A weekend, an editor, and getting Mozilla's Boot to Gecko running on a Nexus S

With the iPhone and Android, and the entire mobile market as hot as it is right now, it's no surprise that everyone from Amazon to Facebook to -- dunno, McDonald's? -- is rumored to be hard at work on their own smartphone. Even Mozilla, the folks whose Gecko rendering engine power Firefox, have their Boot to Gecko project. And this weekend, Android Central's own Phil Nickinson decided to give himself a project of his own and get B2G compiled and working on the Samsung Nexus S.

Not a bad little project, actually. It took a couple hours, a working Nexus S and some hard drive space, but it wasn't too taxing on the brain. Once you have it flashed onto the phone, you can back it up using custom Android recoveries, then come and go as you please.

I'd give this a 6 out of 10 on the difficulty scale, only because I really don't know what I'm doing when it comes to compiling code. But I follow directions pretty well, and Mozilla made things nice and easy. This is one you can attempt yourself.

You can watch the video above to see how the very-alpha alpha runs on the aging Nexus S hardware, but the most interesting part is the do-it-yourself angle. We're huge DIY fans here at iMore, and huge geeks, and we love seeing alternate takes on smartphone interfaces.

My only complaint? The interface looks a little conventional. I understand that familiarity is a feature, but we have iPhone and we have Android already, and if Mozilla is going to invest in yet-another-platform, it'd be nice to see a novel take. webOS, which tried a similar HTML5-centric approach, mixed the conventional with some forward-thinking ideas like pervasive cards, synergy, just type, and more. BlackBerry10 is going a lot with gestures and maintaining one-handed ease of use on large screen devices. Windows Phone 8 went with tiles and panoramas.

In future alphas and betas, it'd be nice to see Mozilla stretch the same kind of design muscles. Be a little daring. And show us paradigms better than what have come before. And maybe that's already on future roadmaps? We'll see.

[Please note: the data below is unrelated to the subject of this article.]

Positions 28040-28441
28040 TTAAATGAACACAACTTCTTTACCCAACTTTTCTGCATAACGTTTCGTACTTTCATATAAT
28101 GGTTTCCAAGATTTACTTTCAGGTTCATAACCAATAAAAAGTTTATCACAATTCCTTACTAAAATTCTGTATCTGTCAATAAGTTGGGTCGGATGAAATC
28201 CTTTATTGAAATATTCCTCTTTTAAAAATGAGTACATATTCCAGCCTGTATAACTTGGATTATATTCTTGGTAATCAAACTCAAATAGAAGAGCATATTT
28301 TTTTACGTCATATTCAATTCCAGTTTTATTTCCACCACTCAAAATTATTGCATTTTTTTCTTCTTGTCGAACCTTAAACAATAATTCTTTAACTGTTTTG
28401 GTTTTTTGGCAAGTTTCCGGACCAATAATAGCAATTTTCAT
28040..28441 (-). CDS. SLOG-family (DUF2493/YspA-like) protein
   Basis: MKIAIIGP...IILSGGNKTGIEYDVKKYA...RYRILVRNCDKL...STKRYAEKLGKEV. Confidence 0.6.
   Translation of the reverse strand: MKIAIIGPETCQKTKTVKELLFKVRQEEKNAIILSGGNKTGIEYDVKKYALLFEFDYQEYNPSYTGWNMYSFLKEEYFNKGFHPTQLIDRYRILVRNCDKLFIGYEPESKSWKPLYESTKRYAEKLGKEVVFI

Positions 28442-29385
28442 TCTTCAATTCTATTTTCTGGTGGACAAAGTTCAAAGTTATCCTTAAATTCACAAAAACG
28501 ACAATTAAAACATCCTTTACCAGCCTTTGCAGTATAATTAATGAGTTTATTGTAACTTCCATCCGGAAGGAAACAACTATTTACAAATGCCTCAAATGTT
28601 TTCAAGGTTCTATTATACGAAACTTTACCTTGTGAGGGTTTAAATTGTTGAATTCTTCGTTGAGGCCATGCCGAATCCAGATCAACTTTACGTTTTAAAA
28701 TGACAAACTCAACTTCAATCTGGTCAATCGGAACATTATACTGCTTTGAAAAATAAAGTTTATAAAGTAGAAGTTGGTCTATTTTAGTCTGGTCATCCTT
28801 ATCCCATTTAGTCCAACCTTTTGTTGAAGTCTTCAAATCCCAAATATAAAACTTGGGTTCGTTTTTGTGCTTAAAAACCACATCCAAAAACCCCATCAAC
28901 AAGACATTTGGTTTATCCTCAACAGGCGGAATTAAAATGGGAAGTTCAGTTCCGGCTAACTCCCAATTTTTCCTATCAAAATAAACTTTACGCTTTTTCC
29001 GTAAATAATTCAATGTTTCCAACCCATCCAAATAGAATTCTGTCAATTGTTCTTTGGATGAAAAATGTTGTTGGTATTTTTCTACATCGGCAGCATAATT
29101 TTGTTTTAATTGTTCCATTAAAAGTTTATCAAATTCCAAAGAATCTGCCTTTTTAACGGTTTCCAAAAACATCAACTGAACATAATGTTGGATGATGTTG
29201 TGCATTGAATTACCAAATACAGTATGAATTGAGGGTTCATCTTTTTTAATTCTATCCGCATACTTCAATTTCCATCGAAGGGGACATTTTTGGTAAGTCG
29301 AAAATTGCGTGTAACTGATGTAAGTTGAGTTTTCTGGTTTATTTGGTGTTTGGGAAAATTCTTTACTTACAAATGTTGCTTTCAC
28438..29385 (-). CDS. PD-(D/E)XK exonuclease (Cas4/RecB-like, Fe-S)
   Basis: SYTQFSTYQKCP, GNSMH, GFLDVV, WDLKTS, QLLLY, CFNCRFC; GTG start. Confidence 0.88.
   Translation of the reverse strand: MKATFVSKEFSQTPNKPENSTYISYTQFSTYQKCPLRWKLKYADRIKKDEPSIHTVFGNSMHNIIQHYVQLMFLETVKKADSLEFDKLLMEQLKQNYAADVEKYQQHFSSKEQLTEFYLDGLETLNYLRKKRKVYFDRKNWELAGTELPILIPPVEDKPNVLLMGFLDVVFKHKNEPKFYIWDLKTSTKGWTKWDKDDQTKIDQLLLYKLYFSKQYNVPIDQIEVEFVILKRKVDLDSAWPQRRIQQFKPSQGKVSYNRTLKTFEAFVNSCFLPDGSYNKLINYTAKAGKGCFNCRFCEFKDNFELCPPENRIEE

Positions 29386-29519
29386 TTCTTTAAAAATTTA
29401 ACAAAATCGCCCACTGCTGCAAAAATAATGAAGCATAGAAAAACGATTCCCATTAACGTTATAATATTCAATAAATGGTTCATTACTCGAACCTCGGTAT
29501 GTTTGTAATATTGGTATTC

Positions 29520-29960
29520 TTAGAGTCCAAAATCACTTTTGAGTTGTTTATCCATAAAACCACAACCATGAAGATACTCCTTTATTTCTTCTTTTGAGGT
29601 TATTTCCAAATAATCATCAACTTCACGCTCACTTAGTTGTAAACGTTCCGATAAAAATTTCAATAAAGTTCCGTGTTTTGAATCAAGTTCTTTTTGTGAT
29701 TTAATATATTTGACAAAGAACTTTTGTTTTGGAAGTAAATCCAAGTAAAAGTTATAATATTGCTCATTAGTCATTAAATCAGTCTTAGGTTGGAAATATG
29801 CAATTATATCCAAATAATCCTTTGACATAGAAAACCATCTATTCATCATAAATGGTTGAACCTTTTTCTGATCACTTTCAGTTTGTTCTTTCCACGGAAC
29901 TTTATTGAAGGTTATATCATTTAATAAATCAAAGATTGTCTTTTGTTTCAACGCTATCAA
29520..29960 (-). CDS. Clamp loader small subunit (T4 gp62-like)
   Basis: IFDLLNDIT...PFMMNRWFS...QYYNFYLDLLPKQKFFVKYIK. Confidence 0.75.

In the meantime, if B2G looks like something you'd like to try and you have the time, tenacity, and materials you need, hit the link below and try it out yourself. Then let us know what you think.

Source: Android Central

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Rene Ritchie

EiC of iMore, EP of Mobile Nations, Apple analyst, co-host of Debug, Iterate, Vector, Review, and MacBreak Weekly podcasts. Cook, grappler, photon wrangler. Follow him on Twitter and Google+.

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Reader comments

A weekend, an editor, and getting Mozilla's Boot to Gecko running on a Nexus S


Being a Apple website, why not try to do it on a iPhone... Oh, wait that's right, Apple won't allow that. This is why Android phones are better. Complete control over ones device. :)

Yeah, you got so much control that...."Uh...well the camera don't work...uh...neither to these buttons down here....."

That's the problem with open-source software. It takes a lot more time to mature for the general audience unless you employ dozens (if not, hundreds) of "rock star" programmers.

I'll take a walled garden with fully functioning hardware and software over open-source any day of the week.

I've never ran a custom rom that didn't just work. Yes, some have issues the day they are released, give it a day or two and its fixed. I would rather have hundreds of options than just the same ol same ol options. Also on a nexus the hacking is extremely simple, just as easy as JB a iOS device. The best thing about open source is that anybody can view the files, fix the problems, and can be a better performing product than what is released.